Demystifying anxiety triggers through Myers Briggs Personality Types (MBTI)

“I honestly can’t tell you what makes me anxious,” I told my therapist this summer. I knew certain things made my heart race––handling too many customers by myself at Subway during a 10 a.m. rush this summer, fiery gastrointestinal pain, fear that I just wasn’t good enough, and anything related to performance.

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After a conversation with my friend about Myers Briggs personalities a couple weeks ago, I realized that our personality types can help identify anxiety triggers.

Let’s take my personality, INFJ (Introverted, Intuition, Feeling, Judging), for example. Weaknesses and workplace habits best indicate anxiety triggers. Read more about how the test works and what each letter means here.

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Weaknesses:

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Sensitive: INFJ’s don’t deal with criticism and conflict well.  Confrontation easily makes me anxious. Someone actually asked me this week, “So, you’d rather not address conflict and let it get worse than deal with it?” My answer? “Yes.” It’s a bad habit I’m trying to break, but even small conflicts like saying “no” to extra work hours stresses me out sometimes.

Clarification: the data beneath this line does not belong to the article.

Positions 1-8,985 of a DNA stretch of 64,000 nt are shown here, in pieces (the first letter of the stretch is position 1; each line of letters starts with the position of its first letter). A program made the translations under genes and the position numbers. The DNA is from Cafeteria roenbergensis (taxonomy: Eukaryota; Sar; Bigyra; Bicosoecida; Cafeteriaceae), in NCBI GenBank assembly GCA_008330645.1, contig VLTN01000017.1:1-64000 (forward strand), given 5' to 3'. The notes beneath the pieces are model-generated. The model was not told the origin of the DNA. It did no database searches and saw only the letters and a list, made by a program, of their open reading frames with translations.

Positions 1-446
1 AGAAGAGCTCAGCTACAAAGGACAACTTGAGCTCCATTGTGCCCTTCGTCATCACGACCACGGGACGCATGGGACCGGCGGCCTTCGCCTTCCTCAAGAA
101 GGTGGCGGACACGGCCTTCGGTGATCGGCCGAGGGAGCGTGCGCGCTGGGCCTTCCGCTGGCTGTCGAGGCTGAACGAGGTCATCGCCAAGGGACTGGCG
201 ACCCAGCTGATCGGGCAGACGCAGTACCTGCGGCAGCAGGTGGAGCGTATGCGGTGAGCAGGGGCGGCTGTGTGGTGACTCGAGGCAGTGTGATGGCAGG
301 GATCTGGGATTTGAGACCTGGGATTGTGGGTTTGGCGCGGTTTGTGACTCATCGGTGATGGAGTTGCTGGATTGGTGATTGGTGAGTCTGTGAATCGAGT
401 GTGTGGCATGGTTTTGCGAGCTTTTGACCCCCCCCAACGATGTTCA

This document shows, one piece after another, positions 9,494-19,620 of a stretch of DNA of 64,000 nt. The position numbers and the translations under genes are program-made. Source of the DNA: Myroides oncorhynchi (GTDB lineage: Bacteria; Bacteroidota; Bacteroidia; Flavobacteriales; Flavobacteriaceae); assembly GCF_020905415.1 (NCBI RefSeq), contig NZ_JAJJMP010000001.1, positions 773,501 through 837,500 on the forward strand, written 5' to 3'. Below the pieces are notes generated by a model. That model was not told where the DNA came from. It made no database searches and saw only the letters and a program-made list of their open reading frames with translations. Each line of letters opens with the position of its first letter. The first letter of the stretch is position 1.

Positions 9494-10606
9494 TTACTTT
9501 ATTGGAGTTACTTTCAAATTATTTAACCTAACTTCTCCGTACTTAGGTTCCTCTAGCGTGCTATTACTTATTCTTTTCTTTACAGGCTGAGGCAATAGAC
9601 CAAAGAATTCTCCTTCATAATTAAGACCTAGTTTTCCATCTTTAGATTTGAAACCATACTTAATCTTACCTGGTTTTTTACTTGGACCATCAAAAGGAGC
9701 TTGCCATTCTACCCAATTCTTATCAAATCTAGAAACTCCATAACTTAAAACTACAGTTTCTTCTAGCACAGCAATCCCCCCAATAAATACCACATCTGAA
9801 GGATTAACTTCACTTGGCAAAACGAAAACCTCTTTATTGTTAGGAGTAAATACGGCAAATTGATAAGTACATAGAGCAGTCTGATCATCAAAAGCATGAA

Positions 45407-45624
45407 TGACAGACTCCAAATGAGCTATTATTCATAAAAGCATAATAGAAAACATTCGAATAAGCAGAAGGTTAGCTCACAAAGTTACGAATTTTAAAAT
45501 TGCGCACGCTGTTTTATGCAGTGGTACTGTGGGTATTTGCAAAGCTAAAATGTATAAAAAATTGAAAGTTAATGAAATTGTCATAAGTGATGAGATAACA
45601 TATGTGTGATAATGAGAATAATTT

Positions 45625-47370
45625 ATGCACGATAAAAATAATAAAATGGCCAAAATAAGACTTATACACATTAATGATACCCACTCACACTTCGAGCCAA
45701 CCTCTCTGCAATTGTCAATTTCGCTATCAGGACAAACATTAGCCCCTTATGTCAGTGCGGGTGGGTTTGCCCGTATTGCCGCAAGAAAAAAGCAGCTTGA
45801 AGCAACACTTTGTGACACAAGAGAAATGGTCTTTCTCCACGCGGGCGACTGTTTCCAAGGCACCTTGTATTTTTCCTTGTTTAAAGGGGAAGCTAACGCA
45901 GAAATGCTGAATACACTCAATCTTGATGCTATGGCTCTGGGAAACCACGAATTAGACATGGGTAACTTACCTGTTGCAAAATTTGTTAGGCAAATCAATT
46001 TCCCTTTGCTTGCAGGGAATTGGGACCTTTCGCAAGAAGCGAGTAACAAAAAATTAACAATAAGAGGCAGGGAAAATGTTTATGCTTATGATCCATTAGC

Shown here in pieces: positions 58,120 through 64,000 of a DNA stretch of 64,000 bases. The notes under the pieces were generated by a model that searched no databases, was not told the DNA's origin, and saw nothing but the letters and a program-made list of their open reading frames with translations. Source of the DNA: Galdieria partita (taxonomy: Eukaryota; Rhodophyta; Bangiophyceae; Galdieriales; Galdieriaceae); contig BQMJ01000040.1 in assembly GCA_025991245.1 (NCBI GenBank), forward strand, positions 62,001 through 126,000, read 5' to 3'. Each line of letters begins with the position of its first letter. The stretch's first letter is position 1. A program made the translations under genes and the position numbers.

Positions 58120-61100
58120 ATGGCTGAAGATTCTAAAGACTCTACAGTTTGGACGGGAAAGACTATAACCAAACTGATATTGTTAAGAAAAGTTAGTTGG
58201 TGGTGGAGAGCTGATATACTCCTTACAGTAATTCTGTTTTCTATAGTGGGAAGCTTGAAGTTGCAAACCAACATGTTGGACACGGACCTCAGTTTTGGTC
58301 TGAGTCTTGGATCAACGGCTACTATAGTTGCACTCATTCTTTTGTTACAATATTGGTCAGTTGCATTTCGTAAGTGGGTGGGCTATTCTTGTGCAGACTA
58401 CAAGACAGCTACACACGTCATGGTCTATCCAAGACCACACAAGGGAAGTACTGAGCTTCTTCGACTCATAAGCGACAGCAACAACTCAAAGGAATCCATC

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Along with this, my biggest fear is disappointing others. I can become very anxious when other people criticize me because I think, “This person is so disappointed with me. I screwed up. I’m a failure.”

Extremely private: I can’t count the number of times I’ve heard someone say, “Wow. I had no idea you were going through that.” But how could they know? After all, I don’t tell anyone anything unless I know them well enough (it’s a good sign if an INFJ tells you personal things because that means they really trust you!).  Due to this, I often bottle up emotions and hide them even from my closest friends because I’m very independent and don’t want to admit that I can’t handle everything myself.

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Since I juggle so many things, I often don’t tell people when I need a break or about what I’m really feeling. Instead, I put on a confident front. And it comes back to bite me later when I fall asleep for 14 hours straight (I’m not joking––that really happened two weeks ago). For the longest time, I didn’t even tell my parents that I was dealing with intense gastrointestinal pain. That leads to anxiety because I feel pressured  to uphold the strong image I’ve created, yet I physically can’t.

Perfectionistic: This is an INFJ’s Kryptonite and an anxiety nightmare. Each INFJ has their own perfectionistic tendencies, but mine manifests in performance situations. Whether that’s needing to practice 10 hours a week, earn perfect scores on assignments, or rewrite articles several times through, I am innately perfectionistic.